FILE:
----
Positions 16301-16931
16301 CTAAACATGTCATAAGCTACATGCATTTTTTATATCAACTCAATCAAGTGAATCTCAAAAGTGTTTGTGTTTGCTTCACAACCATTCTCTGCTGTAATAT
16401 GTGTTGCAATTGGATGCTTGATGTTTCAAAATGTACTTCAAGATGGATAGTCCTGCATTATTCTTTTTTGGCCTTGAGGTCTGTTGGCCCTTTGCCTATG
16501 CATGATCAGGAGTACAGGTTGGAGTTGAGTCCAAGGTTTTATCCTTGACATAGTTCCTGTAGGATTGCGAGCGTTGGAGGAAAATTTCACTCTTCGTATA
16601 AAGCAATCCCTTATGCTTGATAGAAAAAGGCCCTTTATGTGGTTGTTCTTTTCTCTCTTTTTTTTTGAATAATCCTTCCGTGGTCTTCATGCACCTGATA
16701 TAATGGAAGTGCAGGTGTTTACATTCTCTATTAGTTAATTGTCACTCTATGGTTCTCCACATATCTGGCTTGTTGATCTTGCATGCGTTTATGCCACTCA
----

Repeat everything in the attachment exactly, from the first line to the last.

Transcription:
Positions 16301-16931
16301 CTAAACATGTCATAAGCTACATGCATTTTTTATATCAACTCAATCAAGTGAATCTCAAAAGTGTTTGTGTTTGCTTCACAACCATTCTCTGCTGTAATAT
16401 GTGTTGCAATTGGATGCTTGATGTTTCAAAATGTACTTCAAGATGGATAGTCCTGCATTATTCTTTTTTGGCCTTGAGGTCTGTTGGCCCTTTGCCTATG
16501 CATGATCAGGAGTACAGGTTGGAGTTGAGTCCAAGGTTTTATCCTTGACATAGTTCCTGTAGGATTGCGAGCGTTGGAGGAAAATTTCACTCTTCGTATA
16601 AAGCAATCCCTTATGCTTGATAGAAAAAGGCCCTTTATGTGGTTGTTCTTTTCTCTCTTTTTTTTTGAATAATCCTTCCGTGGTCTTCATGCACCTGATA
16701 TAATGGAAGTGCAGGTGTTTACATTCTCTATTAGTTAATTGTCACTCTATGGTTCTCCACATATCTGGCTTGTTGATCTTGCATGCGTTTATGCCACTCA